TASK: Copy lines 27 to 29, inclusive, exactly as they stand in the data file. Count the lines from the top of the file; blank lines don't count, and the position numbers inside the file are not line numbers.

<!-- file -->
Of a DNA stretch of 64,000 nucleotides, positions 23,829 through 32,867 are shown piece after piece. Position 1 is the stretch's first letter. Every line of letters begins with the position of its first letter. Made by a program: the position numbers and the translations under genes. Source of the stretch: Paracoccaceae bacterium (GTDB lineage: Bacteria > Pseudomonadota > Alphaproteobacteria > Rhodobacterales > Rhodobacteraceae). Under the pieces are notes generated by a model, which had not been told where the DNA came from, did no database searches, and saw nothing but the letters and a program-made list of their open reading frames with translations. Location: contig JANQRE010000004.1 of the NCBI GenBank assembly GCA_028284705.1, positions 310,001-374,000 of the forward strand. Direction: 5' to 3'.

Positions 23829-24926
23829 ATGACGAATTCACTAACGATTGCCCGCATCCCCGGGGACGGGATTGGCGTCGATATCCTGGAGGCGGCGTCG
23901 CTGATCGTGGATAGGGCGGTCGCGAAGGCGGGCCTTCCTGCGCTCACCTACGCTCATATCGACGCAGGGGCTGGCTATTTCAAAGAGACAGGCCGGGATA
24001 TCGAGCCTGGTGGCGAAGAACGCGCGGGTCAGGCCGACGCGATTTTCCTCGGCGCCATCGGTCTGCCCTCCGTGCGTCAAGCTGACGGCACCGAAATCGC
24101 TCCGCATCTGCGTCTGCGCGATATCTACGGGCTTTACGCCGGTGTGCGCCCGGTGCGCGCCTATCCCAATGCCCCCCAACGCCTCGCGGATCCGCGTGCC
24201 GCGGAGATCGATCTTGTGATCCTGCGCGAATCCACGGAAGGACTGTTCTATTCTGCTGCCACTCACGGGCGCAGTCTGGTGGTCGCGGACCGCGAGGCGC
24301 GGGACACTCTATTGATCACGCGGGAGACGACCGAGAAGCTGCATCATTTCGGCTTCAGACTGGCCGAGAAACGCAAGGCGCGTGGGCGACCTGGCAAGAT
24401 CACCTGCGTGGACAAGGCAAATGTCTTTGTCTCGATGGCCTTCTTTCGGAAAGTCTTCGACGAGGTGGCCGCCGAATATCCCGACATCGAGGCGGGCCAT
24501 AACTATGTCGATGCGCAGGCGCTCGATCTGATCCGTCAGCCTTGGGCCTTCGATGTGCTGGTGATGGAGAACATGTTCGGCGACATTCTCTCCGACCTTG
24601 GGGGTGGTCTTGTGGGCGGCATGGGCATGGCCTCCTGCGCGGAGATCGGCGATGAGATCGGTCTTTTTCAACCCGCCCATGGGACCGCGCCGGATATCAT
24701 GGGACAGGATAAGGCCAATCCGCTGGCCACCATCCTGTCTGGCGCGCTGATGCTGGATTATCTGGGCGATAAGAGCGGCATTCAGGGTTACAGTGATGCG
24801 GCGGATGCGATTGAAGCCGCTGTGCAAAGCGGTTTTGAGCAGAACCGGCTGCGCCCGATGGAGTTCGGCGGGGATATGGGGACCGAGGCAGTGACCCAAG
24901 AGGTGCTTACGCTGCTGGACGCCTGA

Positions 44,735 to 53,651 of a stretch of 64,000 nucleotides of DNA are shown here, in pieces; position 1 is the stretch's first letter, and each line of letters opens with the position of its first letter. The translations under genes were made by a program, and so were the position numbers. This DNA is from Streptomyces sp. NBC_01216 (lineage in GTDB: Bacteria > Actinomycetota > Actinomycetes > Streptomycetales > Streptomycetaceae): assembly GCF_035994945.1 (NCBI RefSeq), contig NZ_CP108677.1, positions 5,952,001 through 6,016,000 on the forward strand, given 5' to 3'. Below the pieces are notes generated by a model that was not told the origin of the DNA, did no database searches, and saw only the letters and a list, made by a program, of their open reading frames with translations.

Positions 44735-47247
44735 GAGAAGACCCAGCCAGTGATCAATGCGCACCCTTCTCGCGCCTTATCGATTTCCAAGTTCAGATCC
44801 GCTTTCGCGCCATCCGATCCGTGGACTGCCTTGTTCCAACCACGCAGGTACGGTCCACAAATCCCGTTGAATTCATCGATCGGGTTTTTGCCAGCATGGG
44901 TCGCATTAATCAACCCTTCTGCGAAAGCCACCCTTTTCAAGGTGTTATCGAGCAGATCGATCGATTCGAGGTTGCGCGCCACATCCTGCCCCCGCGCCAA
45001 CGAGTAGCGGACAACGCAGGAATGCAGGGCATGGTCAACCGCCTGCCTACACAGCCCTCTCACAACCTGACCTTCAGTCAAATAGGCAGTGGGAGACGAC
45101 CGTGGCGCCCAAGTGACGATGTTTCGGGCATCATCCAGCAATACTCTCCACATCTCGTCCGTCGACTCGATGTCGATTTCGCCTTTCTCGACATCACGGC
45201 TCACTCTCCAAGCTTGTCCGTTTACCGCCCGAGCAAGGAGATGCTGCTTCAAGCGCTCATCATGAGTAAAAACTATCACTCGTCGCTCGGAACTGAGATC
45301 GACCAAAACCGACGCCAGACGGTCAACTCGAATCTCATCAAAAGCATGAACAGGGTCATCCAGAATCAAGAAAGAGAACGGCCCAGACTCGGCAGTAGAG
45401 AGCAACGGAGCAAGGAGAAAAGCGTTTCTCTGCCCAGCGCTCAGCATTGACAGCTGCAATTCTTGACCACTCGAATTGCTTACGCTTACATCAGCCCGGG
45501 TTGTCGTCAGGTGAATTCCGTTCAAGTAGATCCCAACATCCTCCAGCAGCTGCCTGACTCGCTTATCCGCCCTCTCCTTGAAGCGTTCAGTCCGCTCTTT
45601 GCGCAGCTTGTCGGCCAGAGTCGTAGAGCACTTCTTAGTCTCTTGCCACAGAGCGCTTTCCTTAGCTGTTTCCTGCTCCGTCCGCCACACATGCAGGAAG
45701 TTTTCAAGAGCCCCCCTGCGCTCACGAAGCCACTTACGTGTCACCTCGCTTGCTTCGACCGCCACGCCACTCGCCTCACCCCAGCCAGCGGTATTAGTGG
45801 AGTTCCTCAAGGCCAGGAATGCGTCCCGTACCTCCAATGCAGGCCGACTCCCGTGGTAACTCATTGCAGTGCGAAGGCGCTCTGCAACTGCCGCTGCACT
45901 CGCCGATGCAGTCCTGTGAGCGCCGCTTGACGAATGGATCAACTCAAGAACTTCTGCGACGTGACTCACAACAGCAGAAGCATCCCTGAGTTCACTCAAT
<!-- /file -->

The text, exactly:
45701 TTTTCAAGAGCCCCCCTGCGCTCACGAAGCCACTTACGTGTCACCTCGCTTGCTTCGACCGCCACGCCACTCGCCTCACCCCAGCCAGCGGTATTAGTGG
45801 AGTTCCTCAAGGCCAGGAATGCGTCCCGTACCTCCAATGCAGGCCGACTCCCGTGGTAACTCATTGCAGTGCGAAGGCGCTCTGCAACTGCCGCTGCACT
45901 CGCCGATGCAGTCCTGTGAGCGCCGCTTGACGAATGGATCAACTCAAGAACTTCTGCGACGTGACTCACAACAGCAGAAGCATCCCTGAGTTCACTCAAT